- Oxford Library of Psychology
- Oxford Library of Psychology
- About the Editor
- Storytelling and Media: Narrative Models from Aristotle to Augmented Reality
- Arguing for Media Psychology as a Distinct Field
- Media Psychology and Its History
- Inside <i>Media Psychology:</i> The Story of an Emerging Discipline as Told by a Leading Journal
- Media Literacy: History, Progress, and Future Hopes
- Research Methods, Design, and Statistics in Media Psychology
- Qualitative Research and Media Psychology
- Why It Is Hard To Believe That Media Violence Causes Aggression
- Children's Media Use: A Positive Psychology Approach
- The Role of Emotion in Media Use and Effects
- Media Violence, Desensitization, and Psychological Engagement
- Sexual Media Practice: How Adolescents Select, Engage with, and Are Affected by Sexual Media
- Race, Ethnicity, and the Media
- Representations of Gender in the Media
- The Psychology Underlying Media-Based Persuasion
- Social Influence in Virtual Environments
- Active Video Games: Impacts and Research
- Serious Games: What Are They? What Do They Do? Why Should We Play Them?
- Violent Video Games and Aggression
- Children, Adolescents, and the Internet: Are There Risks Online?
- Pathological Technology Addictions: What Is Scientifically Known and What Remains to Be Learned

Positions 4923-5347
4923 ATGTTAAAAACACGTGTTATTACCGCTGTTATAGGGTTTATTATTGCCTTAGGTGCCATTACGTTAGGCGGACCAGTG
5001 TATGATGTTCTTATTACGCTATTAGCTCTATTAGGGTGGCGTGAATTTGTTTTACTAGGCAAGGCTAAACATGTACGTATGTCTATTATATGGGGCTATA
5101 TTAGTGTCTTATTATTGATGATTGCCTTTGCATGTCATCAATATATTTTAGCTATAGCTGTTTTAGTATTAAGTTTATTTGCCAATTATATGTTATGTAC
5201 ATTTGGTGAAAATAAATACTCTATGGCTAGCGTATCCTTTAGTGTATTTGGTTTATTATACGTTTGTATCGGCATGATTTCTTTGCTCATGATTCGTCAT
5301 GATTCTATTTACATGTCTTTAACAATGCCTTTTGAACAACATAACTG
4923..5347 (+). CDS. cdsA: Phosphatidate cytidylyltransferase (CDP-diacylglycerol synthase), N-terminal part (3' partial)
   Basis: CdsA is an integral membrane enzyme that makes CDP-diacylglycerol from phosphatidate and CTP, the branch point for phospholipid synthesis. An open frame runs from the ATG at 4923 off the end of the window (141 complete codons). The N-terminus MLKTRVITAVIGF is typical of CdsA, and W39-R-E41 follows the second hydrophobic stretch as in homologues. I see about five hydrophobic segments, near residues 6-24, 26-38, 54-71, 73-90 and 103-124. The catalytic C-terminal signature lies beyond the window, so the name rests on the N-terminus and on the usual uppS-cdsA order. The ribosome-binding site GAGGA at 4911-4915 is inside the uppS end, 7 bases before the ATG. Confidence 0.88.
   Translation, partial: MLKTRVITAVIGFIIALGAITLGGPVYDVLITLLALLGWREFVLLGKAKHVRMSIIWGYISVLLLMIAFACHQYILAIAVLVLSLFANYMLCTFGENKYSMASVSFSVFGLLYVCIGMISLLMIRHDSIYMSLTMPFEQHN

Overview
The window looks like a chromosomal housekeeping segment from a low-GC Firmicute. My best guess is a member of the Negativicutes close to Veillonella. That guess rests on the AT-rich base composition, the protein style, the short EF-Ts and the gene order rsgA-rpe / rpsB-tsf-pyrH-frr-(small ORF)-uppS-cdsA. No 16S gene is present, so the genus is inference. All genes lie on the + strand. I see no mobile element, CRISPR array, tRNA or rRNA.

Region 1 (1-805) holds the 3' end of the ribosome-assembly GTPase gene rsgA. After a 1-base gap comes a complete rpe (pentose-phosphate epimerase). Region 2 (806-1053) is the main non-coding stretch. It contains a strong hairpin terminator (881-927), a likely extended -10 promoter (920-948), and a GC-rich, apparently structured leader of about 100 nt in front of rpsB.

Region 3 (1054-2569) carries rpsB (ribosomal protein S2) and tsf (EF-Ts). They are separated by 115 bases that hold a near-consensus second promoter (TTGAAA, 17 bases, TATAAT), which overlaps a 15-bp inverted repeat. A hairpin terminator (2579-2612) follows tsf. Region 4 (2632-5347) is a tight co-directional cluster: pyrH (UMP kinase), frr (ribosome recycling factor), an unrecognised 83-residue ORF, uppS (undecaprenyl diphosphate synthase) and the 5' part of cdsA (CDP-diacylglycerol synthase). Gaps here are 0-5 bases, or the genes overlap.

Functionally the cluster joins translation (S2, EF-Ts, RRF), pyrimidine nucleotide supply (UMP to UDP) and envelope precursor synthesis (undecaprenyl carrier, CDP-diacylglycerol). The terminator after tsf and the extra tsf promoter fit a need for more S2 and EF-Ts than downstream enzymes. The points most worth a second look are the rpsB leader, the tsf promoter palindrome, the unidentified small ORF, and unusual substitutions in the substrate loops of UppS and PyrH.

- Video Games and Attention
- A General Framework for Media Psychology Scholarship
- Engaging with Stories and Characters: Learning, Persuasion, and Transportation into Narrative Worlds
- The Political Narrative of Children's Media Research
- Media Psychophysiology: The Brain and Beyond
- The Japanese Approach to Research on the Psychological Effects of Media Use
- Media Content Analysis: Qualitative Methods
- Media Psychology: Past, Present, and Future
Abstract and Keywords
Currently, media psychology appears to be a fragmented area of study, an appendage of sorts to many disciplines such as communication studies and even psychology. And yet, it is the case that this current state obscures a long history and tradition that leads to the development of media psychology within psychology as a discipline. The history of media psychology will be explored at two levels. First, it will be argued that the idea of media psychology emerges with the notion of mediation of reality by our senses in philosophy, the study of perception and cognition in early psychology. This tradition is then carried into a social psychology that is influenced by the study of perception and where the idea and role of media as instruments of culture, influence and cognition is further developed. The final section explores the status of media psychology within current research in psychology and social psychology.
Regina M. Tuma, Media Psychology Faculty, Fielding Graduate University, Santa Barbara, CA
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